Wednesday, 30 September 2009

How I came to be in England – Part 21

The same Sunday night in late June 1982 I'd said my tearless goodbye to the Englishman I started to be sick. When two days later I still couldn't keep a glass of boiled cooled water inside me, I phoned the student health service in Töölö, in the centre of Helsinki. They told me to come and see them straight away.

The doctor wore a white coat. He had round gold rimmed glasses and grey thinning hair. I sat on his examination table while he took my temperature, tapped my knees, looked into my eyes, felt my glands and my stomach. I hurt all over, but I was so tired from two days and nights of diarrhea and throwing up, I had no energy to even utter a sound. He took two steps back and wrote something on his notes.

‘I think you might have salmonella poisoning.’

I nodded. All I wanted was to be allowed to sleep. The doctor regarded me for a moment. ‘Did someone bring you here?’

‘No.’ I suddenly realised it was the journey from Espoo with a bus, walk to the tram stop and then another long walk to the health centre that had exhausted me.

'You need go to bed, take these and sip a mixture of this,’ he gave me a packet of tablets and a few sachets of something. ‘If you don’t improve within the next 24 hours, get an ambulance to take you to hospital.’ The doctor had kind eyes. 'Can you phone someone to come and get you?' He nodded at his desk phone. ‘You can use that.’

I couldn’t think who to phone. My friend was traveling around Europe for the summer and my mother and sister were in Stockholm. I hadn’t seen my father since Midsummer, didn't know if he was back at work. I dug in my handbag for my address book.

‘Yes?’

‘It’s me. I’m not very well, I’m in Töölö Health Centre and the doctor said I should have someone to pick me up.’

‘Oh.’

‘There’s no-one else I can call.’

‘Can’t you take a taxi?’

I was close to tears. My father sounded so irritable.

‘I haven’t got any money.’

My Father inhaled loudly. ‘Of course not,’ he said dryly. ‘What’s wrong with you anyway?’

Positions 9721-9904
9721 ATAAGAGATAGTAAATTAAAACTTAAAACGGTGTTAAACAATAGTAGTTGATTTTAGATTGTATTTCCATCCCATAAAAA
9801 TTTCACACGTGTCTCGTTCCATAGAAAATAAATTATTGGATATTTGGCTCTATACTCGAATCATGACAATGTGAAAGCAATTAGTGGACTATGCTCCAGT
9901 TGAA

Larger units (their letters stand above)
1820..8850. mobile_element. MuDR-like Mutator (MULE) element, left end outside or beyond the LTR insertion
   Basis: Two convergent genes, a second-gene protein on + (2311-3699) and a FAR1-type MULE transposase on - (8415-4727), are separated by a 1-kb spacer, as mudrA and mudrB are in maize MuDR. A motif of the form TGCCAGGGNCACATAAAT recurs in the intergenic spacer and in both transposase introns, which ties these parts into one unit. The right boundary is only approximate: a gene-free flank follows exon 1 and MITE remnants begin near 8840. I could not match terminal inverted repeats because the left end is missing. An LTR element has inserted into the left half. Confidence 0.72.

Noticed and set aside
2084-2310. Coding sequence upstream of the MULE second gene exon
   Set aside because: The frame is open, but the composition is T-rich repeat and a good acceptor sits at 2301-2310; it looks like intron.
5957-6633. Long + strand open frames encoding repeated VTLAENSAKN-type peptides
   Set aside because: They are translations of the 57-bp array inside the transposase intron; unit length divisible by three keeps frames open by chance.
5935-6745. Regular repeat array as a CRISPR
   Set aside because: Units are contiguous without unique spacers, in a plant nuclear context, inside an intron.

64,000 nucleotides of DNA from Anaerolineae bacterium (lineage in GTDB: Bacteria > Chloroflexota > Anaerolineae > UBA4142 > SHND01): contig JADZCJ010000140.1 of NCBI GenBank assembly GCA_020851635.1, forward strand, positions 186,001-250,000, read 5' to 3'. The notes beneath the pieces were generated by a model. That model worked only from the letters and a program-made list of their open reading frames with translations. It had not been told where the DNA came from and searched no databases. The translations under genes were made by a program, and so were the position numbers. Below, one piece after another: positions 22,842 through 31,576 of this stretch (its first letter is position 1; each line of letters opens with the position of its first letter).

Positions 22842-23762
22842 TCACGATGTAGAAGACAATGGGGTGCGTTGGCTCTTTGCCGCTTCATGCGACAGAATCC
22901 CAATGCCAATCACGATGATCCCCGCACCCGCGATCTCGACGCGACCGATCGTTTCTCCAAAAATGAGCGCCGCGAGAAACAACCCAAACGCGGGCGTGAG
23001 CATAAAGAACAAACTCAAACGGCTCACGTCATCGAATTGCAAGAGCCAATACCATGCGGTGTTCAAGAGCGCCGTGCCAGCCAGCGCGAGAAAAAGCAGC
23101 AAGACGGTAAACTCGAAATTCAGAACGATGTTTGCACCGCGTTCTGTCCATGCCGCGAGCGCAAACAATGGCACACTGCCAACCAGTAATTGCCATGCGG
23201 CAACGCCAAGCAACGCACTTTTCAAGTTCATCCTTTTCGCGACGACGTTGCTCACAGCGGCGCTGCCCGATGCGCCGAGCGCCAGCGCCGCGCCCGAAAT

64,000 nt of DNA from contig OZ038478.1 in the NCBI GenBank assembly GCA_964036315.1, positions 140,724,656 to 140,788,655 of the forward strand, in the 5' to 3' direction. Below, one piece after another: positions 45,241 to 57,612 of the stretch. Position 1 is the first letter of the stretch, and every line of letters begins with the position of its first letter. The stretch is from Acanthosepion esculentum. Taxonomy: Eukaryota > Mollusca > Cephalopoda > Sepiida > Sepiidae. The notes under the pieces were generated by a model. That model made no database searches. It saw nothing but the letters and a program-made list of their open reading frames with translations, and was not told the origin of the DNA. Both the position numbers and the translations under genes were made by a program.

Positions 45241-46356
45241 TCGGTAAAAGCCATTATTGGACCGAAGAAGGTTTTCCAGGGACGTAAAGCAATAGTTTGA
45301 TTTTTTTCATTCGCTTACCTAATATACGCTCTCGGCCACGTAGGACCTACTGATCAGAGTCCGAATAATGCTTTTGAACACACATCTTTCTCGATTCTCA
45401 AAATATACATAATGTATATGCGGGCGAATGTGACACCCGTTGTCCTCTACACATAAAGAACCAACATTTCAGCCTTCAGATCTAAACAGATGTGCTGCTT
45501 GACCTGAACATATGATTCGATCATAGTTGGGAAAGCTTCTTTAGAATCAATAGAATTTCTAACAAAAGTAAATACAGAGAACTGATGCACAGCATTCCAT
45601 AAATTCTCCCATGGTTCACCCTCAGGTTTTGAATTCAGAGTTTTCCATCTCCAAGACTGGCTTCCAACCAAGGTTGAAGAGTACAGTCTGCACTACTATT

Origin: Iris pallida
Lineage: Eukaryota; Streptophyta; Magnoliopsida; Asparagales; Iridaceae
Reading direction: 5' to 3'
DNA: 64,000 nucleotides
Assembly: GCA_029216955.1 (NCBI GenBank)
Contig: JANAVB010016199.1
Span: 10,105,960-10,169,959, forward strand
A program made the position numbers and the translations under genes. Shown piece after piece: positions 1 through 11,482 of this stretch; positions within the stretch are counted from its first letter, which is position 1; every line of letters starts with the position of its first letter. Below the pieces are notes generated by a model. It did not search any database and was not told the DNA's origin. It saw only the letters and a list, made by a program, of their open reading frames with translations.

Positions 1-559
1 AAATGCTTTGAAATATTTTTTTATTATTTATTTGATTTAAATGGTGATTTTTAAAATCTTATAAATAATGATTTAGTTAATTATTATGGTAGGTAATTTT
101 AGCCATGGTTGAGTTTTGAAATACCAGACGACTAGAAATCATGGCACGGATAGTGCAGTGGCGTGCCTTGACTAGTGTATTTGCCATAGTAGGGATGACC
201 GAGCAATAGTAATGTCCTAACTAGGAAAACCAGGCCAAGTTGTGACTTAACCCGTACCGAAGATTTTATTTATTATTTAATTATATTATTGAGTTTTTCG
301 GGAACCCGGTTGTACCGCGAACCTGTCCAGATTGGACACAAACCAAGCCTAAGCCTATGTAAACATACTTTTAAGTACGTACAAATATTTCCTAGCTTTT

When I told him he said he’d come and meet me at home and pay for my taxi there. ‘I don’t really want to catch it so I’ll stay away until you're better.’

I was ill for two weeks. I slept for most of it and had nightmares about sinking U-boats, nuclear mushroom clouds and men in uniform laughing at the suffering women and children. I didn’t go anywhere, I didn’t see anybody. My father phoned half way through the second week and when he heard I was still not able to eat anything, he told me he’d stay away for another week just to be safe. ‘You do that,’ I said and decided I would never forgive him for abandoning me like this. My mother didn't know how ill I was. She was too far away anyway.

During those strange summer weeks in 1982 I didn’t hear from the Englishman. There was no letter, or phone call. I didn’t even know if he had reached his new nuclear submarine in Scotland, or whether he was away at sea, or on dry land at the base. I didn’t know if we were still together, or if his disastrous week in Helsinki had finished our two year romance. It was strange, but I wasn’t sure I cared one way or the other. Not worrying about him, not longing for his touch, hearing his voice, or reading his letters seemed oddly liberating.

When I returned to my internship at the bank in mid July, I’d lost 10 kilos in weight. All my clothes hung off me and I loved it. Something good had come out of the suffering. The nice doctor at the health centre had signed me off the sickness register and given me a note to take to my bank manger. ‘I was quite worried about you, young lady,’ he said and smiled. Why couldn’t my father be worried about me if the doctor who doesn’t even know me was?

Finally three weeks and three days after the Englishman had returned home, he called.

‘You OK?’ he asked after we’d said the usual hellos. I noticed he hadn’t said he missed me.

I told him about the salmonella poisoning. ‘You didn’t get it?’

‘No.’

Hearing the Englishman’s voice I realised I was angry with him. Angry for spoiling our week together, angry for being an officer in the Royal Navy, angry for not being here with me, angry for not understanding how angry I felt. I said nothing.